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Tablet splitting: Do it only if you "half" to, and then do it safely

From the May 18, 2006 issue

Problem: Most oral medications are available commercially in the dosage strengths most commonly prescribed for patients. Occasionally, the patient’s exact dose is not available commercially, so more than one tablet or just part of a tablet may be needed.  While using more than one tablet for a single dose is customary, tablet splitting has become more commonplace in the past 5 years for several reasons: 

  • Different tablet strengths often cost about the same. Patients who cannot afford their medications have received a higher strength tablet with directions to take ½ tablet (or even ¼ tablet) per dose (1).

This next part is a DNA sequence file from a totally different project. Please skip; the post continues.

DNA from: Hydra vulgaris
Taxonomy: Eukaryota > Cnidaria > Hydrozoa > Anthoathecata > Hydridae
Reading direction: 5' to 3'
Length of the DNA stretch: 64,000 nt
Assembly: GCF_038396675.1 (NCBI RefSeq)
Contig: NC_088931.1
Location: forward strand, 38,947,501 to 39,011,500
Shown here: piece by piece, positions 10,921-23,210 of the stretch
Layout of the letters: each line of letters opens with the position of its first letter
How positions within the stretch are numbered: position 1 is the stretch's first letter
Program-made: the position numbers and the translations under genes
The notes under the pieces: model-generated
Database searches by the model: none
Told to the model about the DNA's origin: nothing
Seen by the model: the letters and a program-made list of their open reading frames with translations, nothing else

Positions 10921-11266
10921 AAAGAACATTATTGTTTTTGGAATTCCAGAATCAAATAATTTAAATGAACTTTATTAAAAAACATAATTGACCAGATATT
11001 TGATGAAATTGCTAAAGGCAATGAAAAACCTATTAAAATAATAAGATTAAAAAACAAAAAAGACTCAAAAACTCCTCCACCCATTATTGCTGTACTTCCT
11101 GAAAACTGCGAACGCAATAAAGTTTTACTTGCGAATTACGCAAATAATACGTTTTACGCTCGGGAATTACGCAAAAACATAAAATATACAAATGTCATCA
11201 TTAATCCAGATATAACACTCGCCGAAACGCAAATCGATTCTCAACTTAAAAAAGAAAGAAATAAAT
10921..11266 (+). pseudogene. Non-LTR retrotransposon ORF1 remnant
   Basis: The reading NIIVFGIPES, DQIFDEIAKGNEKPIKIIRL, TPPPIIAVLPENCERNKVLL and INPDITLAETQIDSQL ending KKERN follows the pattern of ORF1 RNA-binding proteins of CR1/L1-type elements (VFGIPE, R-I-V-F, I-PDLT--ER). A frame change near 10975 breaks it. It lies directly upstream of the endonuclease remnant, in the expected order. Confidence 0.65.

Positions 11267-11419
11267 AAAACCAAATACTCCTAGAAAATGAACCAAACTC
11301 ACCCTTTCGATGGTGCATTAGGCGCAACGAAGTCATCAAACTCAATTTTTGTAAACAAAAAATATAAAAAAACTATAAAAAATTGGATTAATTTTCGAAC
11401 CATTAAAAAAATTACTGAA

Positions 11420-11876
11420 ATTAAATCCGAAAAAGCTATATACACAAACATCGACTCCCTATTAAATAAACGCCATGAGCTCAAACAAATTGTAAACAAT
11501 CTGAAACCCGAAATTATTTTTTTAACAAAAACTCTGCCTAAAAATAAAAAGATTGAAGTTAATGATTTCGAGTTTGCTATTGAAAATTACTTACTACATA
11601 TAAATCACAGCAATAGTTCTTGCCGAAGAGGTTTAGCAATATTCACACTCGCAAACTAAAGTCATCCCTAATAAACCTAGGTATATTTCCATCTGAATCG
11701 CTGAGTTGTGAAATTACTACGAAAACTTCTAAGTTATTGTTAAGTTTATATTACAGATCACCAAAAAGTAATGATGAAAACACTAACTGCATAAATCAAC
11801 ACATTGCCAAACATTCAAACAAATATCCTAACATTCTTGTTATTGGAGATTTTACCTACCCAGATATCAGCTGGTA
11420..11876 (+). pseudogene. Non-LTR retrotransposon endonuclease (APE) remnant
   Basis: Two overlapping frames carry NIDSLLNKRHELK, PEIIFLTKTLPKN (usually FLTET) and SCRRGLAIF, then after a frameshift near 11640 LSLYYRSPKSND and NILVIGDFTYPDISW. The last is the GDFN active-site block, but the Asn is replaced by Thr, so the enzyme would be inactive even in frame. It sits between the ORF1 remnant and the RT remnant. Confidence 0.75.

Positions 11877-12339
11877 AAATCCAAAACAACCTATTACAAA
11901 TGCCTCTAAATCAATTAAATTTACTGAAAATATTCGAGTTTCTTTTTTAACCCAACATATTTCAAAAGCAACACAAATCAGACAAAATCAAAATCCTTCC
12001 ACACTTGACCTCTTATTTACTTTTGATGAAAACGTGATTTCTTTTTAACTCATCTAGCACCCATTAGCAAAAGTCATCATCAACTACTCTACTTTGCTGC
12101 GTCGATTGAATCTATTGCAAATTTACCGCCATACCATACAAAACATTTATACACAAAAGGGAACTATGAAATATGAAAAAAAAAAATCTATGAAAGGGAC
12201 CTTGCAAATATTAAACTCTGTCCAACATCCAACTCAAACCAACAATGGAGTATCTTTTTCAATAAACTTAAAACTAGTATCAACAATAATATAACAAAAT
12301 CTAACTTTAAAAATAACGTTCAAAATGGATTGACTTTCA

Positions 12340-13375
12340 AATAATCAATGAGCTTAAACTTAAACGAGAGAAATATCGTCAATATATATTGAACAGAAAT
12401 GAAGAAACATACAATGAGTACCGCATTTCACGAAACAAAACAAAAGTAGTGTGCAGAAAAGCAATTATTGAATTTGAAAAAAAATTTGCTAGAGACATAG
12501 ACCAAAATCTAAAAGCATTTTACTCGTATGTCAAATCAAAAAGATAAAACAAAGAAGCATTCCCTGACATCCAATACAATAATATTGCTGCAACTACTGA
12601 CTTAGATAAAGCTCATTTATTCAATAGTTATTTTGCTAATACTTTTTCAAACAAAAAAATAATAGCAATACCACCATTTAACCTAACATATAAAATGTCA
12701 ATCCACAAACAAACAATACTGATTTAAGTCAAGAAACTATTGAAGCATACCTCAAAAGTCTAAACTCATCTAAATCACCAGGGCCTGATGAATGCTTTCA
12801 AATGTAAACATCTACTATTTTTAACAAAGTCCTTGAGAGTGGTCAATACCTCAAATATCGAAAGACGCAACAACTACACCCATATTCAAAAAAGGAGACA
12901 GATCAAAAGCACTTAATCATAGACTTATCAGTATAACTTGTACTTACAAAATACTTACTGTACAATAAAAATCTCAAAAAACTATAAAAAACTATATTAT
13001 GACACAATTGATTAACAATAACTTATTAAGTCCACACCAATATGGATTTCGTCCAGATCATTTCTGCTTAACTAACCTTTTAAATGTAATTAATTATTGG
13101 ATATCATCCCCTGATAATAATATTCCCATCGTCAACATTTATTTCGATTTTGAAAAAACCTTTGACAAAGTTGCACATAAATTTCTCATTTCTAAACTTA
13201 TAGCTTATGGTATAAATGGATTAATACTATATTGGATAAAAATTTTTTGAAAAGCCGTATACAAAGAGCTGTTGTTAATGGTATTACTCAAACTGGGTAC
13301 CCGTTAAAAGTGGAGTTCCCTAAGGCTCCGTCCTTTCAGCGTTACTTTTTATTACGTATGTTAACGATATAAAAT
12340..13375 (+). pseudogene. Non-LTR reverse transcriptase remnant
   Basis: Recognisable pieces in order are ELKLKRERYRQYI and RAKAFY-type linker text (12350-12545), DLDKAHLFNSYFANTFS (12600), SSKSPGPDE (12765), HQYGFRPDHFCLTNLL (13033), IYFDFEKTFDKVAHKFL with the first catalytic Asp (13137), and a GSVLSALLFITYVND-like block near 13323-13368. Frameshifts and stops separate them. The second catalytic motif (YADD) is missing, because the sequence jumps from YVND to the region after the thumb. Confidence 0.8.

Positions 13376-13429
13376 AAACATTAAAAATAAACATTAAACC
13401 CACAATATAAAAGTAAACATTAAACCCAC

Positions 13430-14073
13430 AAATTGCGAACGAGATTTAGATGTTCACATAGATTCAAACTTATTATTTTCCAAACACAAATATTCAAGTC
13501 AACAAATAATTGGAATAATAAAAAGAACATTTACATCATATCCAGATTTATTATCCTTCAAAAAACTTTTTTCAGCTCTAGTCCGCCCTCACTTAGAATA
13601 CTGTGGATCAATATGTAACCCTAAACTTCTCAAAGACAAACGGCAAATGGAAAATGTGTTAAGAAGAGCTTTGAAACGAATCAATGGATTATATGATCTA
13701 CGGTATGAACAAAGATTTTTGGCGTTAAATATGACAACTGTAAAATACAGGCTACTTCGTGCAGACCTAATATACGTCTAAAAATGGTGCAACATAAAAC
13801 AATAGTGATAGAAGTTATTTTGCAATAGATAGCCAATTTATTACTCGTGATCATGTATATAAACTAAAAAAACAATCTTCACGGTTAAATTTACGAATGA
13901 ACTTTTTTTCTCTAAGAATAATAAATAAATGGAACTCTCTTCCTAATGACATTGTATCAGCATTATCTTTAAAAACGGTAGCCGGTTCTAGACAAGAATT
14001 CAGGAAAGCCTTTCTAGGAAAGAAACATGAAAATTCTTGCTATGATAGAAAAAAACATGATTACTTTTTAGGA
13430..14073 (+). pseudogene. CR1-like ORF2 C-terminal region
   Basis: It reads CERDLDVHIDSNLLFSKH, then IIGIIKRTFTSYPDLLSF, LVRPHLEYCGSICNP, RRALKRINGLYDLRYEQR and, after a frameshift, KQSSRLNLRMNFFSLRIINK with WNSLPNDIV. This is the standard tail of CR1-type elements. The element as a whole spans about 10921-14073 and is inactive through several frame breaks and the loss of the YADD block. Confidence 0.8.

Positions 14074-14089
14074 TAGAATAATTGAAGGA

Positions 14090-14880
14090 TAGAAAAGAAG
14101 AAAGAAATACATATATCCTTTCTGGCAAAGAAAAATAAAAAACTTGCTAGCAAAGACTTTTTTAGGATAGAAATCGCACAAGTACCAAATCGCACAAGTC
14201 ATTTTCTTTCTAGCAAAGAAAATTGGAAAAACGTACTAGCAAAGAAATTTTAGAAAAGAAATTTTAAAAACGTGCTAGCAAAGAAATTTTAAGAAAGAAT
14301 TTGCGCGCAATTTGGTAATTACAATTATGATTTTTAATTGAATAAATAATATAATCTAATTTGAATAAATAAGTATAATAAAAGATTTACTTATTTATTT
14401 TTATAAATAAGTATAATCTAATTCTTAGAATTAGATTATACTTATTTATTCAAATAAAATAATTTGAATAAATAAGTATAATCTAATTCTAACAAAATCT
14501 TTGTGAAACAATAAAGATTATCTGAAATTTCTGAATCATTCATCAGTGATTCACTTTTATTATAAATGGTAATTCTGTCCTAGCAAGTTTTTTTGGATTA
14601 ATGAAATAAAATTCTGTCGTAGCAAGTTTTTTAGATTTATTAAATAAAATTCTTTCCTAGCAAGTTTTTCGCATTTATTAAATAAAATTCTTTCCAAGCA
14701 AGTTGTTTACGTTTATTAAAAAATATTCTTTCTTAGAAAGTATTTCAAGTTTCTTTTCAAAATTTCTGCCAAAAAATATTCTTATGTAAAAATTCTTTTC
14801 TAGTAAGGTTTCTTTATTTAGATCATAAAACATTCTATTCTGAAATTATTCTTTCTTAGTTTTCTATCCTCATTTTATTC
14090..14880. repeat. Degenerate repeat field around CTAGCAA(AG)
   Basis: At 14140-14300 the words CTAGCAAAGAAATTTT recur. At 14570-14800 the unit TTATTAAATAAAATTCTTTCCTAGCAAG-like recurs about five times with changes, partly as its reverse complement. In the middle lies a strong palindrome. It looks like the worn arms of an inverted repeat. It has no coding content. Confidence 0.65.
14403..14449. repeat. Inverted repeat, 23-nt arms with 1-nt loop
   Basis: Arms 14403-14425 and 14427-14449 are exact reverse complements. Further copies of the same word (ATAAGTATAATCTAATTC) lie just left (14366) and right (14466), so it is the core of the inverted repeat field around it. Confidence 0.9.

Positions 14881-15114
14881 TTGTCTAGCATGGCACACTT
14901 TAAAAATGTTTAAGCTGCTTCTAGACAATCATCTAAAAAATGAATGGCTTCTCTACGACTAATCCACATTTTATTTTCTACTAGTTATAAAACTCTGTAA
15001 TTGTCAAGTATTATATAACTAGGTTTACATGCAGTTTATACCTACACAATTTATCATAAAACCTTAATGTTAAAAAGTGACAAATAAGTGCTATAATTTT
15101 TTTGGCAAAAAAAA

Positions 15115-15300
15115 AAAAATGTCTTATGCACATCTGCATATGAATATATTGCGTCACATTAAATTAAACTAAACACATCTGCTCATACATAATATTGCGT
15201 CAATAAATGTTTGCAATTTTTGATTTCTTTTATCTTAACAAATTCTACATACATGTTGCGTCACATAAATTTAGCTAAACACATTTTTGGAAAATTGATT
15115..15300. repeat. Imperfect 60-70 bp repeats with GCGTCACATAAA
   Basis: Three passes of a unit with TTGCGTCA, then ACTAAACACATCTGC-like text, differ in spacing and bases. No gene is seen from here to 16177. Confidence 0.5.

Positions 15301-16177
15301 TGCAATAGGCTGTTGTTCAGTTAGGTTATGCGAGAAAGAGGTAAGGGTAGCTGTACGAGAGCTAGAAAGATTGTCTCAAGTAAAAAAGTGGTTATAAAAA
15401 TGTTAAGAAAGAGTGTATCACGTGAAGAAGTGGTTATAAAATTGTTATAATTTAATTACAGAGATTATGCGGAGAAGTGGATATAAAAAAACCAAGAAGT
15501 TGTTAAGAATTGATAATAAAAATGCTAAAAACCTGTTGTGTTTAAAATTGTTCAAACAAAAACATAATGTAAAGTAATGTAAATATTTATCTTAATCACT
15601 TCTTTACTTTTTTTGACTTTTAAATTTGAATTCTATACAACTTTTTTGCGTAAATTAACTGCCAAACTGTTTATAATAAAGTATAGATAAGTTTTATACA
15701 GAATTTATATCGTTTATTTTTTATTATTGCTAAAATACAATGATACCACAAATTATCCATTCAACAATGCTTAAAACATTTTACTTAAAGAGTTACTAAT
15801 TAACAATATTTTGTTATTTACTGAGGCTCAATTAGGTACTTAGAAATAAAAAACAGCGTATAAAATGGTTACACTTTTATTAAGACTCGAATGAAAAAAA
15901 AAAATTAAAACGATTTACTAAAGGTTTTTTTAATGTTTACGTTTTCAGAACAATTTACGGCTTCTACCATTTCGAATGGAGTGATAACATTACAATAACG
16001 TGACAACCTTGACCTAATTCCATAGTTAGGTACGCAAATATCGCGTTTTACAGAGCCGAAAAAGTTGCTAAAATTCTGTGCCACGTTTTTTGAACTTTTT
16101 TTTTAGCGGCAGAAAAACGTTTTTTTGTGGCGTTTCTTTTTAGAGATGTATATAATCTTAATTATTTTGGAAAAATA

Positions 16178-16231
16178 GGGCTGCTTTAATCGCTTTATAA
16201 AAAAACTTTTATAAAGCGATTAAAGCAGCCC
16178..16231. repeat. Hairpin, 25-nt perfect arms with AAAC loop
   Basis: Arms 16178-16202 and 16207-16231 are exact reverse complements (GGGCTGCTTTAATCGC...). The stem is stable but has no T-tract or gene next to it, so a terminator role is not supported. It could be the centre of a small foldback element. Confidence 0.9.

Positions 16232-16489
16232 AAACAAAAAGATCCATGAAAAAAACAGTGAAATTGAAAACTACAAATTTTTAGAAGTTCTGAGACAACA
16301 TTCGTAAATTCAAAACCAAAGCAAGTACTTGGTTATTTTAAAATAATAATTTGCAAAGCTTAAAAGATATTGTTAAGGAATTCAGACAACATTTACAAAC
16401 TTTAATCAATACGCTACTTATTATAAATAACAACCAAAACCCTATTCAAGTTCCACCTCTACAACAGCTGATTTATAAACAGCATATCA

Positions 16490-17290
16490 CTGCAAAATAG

• Some health insurers have denied payment of prescriptions for the lower strength of certain drugs, thus requiring patients to receive the higher strength tablet and split it in half for each dose (1).
  • Some healthcare organizations have not purchased all commercially available strengths of oral medications. Thus, some of the drugs may require tablet splitting for patient-specific doses in the inpatient setting. 
  • Patients may not be able to swallow whole tablets (2).

A recent article in the Veterans Administration (VA) Topics in Patient Safety newsletter (2) and a 2002 article on the American Society of Consultant Pharmacists website, Tablet Splitting for Cost Containment, authored by Thomas Clark (1), offer several pitfalls with splitting tablets that clearly suggest it is not the safest option if the patient-specific dose is available commercially.